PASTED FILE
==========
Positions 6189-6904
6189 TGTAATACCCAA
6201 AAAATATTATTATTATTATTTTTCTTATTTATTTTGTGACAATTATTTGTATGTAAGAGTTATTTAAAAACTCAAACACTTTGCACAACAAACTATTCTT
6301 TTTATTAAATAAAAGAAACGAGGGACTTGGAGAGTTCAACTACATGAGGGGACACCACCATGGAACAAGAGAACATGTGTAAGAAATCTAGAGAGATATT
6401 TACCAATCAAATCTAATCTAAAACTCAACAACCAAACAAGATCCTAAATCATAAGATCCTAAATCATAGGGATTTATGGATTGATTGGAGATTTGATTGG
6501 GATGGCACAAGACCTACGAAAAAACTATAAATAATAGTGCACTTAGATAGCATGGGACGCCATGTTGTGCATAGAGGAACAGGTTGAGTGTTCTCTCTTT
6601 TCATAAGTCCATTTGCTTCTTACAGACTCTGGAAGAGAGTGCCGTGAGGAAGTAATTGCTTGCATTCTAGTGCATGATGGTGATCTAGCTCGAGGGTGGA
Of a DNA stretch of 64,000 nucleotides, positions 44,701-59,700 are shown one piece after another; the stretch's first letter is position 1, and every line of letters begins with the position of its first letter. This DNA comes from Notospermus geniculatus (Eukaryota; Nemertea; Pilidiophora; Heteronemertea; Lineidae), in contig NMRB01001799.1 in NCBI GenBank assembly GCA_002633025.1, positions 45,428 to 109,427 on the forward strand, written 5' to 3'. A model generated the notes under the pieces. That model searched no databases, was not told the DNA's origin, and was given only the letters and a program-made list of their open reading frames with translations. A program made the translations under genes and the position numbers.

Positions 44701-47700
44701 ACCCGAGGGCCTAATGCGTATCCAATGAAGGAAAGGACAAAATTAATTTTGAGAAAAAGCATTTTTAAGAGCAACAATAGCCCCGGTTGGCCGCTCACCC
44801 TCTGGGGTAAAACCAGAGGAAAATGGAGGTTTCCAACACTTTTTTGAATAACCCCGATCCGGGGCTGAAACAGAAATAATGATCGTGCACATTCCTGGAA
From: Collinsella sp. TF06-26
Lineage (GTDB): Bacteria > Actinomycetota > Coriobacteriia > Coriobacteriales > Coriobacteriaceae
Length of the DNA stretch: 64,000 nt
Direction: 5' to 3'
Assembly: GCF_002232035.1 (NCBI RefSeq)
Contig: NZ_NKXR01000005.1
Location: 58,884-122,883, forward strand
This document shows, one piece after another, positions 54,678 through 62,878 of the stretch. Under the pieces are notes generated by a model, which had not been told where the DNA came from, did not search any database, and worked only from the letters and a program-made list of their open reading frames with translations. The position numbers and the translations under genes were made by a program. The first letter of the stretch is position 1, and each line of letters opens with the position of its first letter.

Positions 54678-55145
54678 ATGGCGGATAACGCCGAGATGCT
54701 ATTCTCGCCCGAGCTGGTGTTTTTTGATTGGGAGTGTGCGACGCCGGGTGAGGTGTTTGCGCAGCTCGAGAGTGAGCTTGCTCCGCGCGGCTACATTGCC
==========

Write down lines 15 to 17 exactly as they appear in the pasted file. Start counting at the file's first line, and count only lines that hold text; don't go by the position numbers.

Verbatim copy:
Direction: 5' to 3'
Assembly: GCF_002232035.1 (NCBI RefSeq)
Contig: NZ_NKXR01000005.1